There seems to be quite some development work done on NSClient++ lately by Michael Medin, as you can see in this GitHub commit graph.


As I’m still on, I though it was time to make a little review on the latest (nightly) version of NSClient++, which is at this moment To be honest, I’m not looking forward to migrating all our old NSClient installations to later versions. As the nsclient.ini configuration has changed drastically, this will imply I will have some work to migrate everything without issues.

There aren’t really any alternatives at the moment. As far as I know NSClient++ is still the only client offering real-time eventlog monitoring capabilities and this is imho a must-have.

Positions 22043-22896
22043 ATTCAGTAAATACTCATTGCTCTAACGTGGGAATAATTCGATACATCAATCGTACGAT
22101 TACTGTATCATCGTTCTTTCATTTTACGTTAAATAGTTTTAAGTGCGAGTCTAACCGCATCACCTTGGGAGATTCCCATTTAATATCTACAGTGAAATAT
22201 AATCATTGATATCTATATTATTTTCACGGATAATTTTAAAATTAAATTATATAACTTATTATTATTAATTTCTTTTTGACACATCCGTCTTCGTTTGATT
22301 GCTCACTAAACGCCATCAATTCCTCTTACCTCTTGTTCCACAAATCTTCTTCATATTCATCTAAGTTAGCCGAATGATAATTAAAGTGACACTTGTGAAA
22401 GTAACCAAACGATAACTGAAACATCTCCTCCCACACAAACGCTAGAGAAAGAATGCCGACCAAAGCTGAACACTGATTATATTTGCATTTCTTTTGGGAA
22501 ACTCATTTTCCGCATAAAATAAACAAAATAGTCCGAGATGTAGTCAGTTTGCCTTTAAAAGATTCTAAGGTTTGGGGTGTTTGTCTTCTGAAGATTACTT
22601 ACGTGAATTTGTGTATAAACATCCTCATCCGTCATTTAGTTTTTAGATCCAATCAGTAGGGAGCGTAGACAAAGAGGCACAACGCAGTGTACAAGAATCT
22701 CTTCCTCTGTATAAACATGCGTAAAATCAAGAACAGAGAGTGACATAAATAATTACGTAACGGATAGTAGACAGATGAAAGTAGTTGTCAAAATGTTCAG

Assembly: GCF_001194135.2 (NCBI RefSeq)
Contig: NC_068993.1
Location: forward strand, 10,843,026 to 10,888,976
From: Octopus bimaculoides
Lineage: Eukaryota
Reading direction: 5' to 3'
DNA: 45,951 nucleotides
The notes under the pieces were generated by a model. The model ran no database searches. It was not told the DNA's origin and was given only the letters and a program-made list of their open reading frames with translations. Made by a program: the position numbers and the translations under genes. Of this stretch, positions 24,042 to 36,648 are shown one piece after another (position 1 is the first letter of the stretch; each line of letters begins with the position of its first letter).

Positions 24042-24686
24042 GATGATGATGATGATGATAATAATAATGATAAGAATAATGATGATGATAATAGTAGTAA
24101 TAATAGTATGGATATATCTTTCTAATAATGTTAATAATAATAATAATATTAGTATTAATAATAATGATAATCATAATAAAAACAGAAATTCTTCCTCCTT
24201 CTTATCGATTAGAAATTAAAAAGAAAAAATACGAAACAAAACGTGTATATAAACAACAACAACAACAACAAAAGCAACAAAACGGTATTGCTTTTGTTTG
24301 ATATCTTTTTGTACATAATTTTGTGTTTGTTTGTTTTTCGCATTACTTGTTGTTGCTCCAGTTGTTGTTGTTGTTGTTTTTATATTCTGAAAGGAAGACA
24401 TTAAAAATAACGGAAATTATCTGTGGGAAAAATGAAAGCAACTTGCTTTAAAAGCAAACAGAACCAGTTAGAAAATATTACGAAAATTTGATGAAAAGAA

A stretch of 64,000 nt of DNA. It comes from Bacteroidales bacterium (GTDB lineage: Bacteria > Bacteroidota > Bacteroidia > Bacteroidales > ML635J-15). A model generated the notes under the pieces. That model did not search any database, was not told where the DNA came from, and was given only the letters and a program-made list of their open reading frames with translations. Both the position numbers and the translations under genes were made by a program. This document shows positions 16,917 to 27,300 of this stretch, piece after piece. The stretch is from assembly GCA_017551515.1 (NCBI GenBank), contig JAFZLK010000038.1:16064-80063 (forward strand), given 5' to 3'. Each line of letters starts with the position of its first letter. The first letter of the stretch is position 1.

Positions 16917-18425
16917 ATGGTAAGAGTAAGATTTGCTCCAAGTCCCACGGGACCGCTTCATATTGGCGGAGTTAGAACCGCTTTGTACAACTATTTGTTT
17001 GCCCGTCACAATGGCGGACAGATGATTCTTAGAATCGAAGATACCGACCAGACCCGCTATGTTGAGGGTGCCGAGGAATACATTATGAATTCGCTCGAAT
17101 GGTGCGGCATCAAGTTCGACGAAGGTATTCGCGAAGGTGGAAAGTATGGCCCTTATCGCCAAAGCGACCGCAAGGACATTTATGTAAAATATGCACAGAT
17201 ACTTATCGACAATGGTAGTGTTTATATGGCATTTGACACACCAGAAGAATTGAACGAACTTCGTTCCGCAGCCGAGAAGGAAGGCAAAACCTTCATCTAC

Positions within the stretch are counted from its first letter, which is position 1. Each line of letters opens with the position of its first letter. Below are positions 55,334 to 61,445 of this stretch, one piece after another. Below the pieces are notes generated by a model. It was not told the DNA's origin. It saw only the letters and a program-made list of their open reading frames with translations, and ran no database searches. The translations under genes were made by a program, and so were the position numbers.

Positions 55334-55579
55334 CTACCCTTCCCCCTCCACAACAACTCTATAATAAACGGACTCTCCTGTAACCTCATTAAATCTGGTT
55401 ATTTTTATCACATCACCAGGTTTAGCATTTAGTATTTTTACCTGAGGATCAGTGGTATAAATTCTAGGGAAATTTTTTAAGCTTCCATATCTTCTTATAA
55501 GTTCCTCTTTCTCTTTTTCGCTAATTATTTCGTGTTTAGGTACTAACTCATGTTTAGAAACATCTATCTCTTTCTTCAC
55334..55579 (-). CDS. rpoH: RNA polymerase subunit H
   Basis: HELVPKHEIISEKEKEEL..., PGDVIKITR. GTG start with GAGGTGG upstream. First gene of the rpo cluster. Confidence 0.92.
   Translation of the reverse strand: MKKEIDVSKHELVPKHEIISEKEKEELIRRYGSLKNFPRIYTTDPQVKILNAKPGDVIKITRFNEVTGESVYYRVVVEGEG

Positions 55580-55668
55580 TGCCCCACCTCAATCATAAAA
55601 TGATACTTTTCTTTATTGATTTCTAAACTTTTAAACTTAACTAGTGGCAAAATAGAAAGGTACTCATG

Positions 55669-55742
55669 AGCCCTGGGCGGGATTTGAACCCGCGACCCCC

So in this review I will go through all my old checks, and check out if they are still working in Please not that this is a nightly build and is not fit for production environments yet.


So download the latest version of NSClient++ and start the installation.
Choose the generic monitoring option. 


Choose custom setup:


Set the ip address of your Nagios server in the allowed hosts field and a strong password in the password field. You will need this passsword later to log in to the website. For now, choose the ‘Insecure legacy mode’ option. In order to use the ‘Safe mode’ and ‘Secure’ mode, you will have to install NSClient on your Nagios server too, but if you are only monitoring internal servers (not over the Internet), the ‘Insecure legacy mode’ should be ok. I’ll try to make a post about the other modes in the future.